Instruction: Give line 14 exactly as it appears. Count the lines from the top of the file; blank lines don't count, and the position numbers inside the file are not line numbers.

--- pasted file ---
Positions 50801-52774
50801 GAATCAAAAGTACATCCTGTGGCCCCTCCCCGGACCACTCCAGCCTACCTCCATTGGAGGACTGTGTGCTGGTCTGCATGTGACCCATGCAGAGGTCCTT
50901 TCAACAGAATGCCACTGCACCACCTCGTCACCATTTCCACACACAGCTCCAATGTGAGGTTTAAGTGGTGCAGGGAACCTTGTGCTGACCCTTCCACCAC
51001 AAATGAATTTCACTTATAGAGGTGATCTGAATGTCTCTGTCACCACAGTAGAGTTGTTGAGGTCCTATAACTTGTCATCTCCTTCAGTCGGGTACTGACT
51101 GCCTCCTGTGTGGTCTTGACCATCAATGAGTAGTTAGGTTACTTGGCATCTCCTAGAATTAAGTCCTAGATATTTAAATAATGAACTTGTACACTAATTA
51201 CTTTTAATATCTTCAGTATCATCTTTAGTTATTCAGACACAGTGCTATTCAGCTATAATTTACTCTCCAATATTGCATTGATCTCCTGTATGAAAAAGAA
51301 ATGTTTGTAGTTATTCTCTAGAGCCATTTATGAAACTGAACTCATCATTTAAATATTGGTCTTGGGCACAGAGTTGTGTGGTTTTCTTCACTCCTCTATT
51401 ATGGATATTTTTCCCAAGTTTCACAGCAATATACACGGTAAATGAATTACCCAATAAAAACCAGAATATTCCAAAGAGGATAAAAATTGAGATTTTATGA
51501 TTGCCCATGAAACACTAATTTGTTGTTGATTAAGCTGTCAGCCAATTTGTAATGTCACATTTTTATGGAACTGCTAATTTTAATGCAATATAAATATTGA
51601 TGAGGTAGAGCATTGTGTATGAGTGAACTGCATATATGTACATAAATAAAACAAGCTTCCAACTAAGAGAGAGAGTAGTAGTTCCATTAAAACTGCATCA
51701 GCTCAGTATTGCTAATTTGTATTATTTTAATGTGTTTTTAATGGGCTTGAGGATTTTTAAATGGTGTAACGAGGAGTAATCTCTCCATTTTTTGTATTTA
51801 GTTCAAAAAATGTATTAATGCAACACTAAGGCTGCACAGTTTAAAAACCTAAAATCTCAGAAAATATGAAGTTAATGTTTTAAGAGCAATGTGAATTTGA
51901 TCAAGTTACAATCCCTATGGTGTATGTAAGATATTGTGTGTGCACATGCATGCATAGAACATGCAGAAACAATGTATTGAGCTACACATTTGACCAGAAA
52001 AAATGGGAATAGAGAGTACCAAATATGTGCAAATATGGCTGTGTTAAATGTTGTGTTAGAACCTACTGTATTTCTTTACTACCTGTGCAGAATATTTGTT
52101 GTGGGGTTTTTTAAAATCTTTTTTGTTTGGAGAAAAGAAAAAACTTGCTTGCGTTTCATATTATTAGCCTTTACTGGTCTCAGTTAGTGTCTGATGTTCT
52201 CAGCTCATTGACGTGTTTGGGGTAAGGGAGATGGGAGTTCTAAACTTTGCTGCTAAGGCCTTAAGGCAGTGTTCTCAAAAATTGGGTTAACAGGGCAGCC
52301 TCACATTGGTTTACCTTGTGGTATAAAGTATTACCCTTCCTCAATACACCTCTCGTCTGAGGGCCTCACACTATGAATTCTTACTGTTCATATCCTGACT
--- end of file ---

52001 AAATGGGAATAGAGAGTACCAAATATGTGCAAATATGGCTGTGTTAAATGTTGTGTTAGAACCTACTGTATTTCTTTACTACCTGTGCAGAATATTTGTT